The denial of visas is clearly part of an attempt by the authorities to impose a media blackout on the eve of the anniversary of the uprising in order to restrict the number of unwanted observers of the expected demonstrations and the crackdown they will probably trigger.
These are some of the journalists who have reportedly been denied a visa:
- Nicholas Kristof, a New York Times correspondent. When he visited Bahrain last December, teargas was fired at him and he was briefly detained. The authorities were very critical of his coverage.
- Adam B. Ellick, a New York Times photographer. He was advised to apply again for a visa after February. He was also briefly arrested after teargas was fired at him when he visited Bahrain with Kristof in December.
- Kristen Chick, who works for The Christian Science Monitor, and Cara Swift of the BBC. They were told they could not have visas because of the “high volume of requests.”
- Alex Delmar-Morgan of The Wall Street Journal and Gregg Carlstrom of Al-Jazeera. Delmar-Morgan was arrested by the National Guard when he visited Bahrain in March 2011.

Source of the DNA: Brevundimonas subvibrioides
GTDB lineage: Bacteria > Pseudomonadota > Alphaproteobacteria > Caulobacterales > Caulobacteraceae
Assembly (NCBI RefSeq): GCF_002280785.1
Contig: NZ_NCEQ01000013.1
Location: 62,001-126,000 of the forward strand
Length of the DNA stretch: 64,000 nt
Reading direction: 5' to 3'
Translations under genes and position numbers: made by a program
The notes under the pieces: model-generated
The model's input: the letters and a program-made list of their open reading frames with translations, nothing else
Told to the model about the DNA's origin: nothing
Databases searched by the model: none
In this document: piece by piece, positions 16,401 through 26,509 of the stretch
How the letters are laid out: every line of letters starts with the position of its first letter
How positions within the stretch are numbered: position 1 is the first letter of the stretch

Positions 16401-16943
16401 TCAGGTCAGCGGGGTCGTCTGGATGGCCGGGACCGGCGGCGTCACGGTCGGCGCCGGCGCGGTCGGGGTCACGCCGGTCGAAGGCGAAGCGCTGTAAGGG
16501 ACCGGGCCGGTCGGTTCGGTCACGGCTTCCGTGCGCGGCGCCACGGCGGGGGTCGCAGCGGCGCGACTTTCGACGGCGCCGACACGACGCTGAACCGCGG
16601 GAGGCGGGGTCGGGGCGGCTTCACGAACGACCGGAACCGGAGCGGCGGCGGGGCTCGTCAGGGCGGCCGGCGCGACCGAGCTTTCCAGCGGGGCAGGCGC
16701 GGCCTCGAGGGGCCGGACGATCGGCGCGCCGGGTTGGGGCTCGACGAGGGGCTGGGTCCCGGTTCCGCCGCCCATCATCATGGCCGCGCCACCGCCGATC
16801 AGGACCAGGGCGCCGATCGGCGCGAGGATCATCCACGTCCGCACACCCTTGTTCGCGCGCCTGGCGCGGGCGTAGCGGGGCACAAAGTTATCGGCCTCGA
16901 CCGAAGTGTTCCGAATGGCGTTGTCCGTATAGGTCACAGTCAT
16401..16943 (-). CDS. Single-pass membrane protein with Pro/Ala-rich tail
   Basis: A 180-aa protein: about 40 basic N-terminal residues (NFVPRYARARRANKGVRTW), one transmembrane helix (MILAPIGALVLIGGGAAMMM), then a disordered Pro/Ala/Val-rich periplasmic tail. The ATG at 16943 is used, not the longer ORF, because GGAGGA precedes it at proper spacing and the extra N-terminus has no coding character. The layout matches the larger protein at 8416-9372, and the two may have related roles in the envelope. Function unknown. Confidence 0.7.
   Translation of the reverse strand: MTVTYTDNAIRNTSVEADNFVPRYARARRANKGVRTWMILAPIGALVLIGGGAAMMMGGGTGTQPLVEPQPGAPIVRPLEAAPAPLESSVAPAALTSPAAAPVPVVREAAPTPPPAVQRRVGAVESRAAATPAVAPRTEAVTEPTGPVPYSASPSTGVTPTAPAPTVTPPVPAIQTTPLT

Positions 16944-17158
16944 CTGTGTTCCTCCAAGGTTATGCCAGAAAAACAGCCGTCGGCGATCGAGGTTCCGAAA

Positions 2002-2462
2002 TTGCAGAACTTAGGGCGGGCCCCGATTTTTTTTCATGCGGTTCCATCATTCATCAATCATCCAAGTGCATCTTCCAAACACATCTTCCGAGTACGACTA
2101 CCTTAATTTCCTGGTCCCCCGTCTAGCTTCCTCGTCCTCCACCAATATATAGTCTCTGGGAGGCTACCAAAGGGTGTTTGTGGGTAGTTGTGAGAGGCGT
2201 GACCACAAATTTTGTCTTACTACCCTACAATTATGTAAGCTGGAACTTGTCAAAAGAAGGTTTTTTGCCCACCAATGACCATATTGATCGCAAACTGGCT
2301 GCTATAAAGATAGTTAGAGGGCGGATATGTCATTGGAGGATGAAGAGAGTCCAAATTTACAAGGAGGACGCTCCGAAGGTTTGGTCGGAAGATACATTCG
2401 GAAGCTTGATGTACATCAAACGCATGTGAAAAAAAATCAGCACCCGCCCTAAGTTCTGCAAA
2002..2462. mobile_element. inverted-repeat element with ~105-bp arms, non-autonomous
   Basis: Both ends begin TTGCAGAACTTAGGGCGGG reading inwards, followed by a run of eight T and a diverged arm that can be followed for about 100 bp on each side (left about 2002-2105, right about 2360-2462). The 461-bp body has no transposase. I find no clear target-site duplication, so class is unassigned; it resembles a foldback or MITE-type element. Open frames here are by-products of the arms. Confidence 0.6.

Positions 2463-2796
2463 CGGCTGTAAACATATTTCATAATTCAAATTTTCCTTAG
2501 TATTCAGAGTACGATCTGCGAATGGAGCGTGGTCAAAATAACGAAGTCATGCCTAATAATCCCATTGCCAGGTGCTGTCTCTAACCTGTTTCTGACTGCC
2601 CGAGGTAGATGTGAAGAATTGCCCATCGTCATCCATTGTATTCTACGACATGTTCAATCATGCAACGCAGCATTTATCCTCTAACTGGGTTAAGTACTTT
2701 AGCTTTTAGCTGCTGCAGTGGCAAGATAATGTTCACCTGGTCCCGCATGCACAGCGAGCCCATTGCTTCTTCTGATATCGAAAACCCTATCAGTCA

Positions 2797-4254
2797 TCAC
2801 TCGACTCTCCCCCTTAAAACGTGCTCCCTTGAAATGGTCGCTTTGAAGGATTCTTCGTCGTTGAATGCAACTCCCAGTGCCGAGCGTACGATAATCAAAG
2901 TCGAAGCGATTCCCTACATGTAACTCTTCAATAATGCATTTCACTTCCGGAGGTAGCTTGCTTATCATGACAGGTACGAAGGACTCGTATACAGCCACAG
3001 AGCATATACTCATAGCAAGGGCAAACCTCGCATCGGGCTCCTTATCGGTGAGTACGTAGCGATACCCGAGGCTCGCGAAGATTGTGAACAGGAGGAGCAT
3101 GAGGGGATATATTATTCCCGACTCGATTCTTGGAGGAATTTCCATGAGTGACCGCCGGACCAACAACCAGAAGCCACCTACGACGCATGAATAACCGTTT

Several Bahraini journalists and activists are meanwhile being investigated or prosecuted. They include the journalist Waheed Al-Balloushy. He was questioned by prosecutors on 2 February in connection with a Tweet regarded as insulting and offensive to the Prophet Mohammed by members of Al-Asala Islamia, a Salafist group that filed a complaint against him. Balloushy said the complaint was politically motivated.
The journalist Reem Khalifa continues to the target of a prosecution that was initiated against her after she filed a complaint against the government supporters who had insulted and physically attacked her in February 2011. A hearing in her trial was held on 2 February and then the case was adjourned until 23 February.
Reporters Without Borders is also worried by government blocking of independent news websites, especially streaming sites. The authorities are clearly concerned to limit coverage of unrest, above all websites providing live coverage.
The Live973.info website was blocked on 4 February as it was streaming live footage of a demonstration by opposition groups. The “Wefaq live” page of the audio streaming site Mixlr.com was also blocked. The blocking began two hours after they began covering the demonstration, although it was permitted by the interior ministry.
Visitors to these two sites suddenly found a message that said: “This website has been blocked for violating regulations and laws of Kingdom of Bahrain.” Last year, the authorities also blocked access to news websites as they were transmitting footage of demonstrations live.
Bahrain is one of the “countries under surveillance” in the Reporters Without Borders list of Enemies of the Internet. It fell 29 places in the latest Reporters Without Borders press freedom index and is now ranked 173rd out of 179 countries.